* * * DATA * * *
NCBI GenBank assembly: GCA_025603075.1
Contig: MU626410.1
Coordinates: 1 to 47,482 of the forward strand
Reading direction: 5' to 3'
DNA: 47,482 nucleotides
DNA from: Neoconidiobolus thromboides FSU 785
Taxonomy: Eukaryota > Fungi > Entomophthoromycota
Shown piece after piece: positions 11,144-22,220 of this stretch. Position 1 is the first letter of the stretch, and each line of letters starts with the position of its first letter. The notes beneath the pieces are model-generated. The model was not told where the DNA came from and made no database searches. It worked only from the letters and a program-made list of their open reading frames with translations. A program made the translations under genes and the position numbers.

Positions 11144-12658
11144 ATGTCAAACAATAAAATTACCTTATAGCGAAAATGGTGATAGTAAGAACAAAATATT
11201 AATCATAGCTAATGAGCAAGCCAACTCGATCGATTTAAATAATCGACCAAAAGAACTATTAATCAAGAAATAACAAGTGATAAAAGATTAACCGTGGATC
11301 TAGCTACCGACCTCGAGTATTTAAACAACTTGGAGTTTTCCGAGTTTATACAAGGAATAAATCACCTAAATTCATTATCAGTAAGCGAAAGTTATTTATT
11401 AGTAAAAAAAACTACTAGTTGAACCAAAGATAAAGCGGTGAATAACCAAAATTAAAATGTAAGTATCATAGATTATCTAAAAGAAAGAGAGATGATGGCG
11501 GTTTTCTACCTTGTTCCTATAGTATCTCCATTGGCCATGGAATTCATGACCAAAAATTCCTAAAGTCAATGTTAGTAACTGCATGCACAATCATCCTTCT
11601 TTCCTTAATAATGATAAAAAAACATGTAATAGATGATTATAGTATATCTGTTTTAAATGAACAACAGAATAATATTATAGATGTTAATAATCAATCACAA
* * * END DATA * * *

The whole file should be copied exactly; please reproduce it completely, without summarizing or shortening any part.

NCBI GenBank assembly: GCA_025603075.1
Contig: MU626410.1
Coordinates: 1 to 47,482 of the forward strand
Reading direction: 5' to 3'
DNA: 47,482 nucleotides
DNA from: Neoconidiobolus thromboides FSU 785
Taxonomy: Eukaryota > Fungi > Entomophthoromycota
Shown piece after piece: positions 11,144-22,220 of this stretch. Position 1 is the first letter of the stretch, and each line of letters starts with the position of its first letter. The notes beneath the pieces are model-generated. The model was not told where the DNA came from and made no database searches. It worked only from the letters and a program-made list of their open reading frames with translations. A program made the translations under genes and the position numbers.

Positions 11144-12658
11144 ATGTCAAACAATAAAATTACCTTATAGCGAAAATGGTGATAGTAAGAACAAAATATT
11201 AATCATAGCTAATGAGCAAGCCAACTCGATCGATTTAAATAATCGACCAAAAGAACTATTAATCAAGAAATAACAAGTGATAAAAGATTAACCGTGGATC
11301 TAGCTACCGACCTCGAGTATTTAAACAACTTGGAGTTTTCCGAGTTTATACAAGGAATAAATCACCTAAATTCATTATCAGTAAGCGAAAGTTATTTATT
11401 AGTAAAAAAAACTACTAGTTGAACCAAAGATAAAGCGGTGAATAACCAAAATTAAAATGTAAGTATCATAGATTATCTAAAAGAAAGAGAGATGATGGCG
11501 GTTTTCTACCTTGTTCCTATAGTATCTCCATTGGCCATGGAATTCATGACCAAAAATTCCTAAAGTCAATGTTAGTAACTGCATGCACAATCATCCTTCT
11601 TTCCTTAATAATGATAAAAAAACATGTAATAGATGATTATAGTATATCTGTTTTAAATGAACAACAGAATAATATTATAGATGTTAATAATCAATCACAA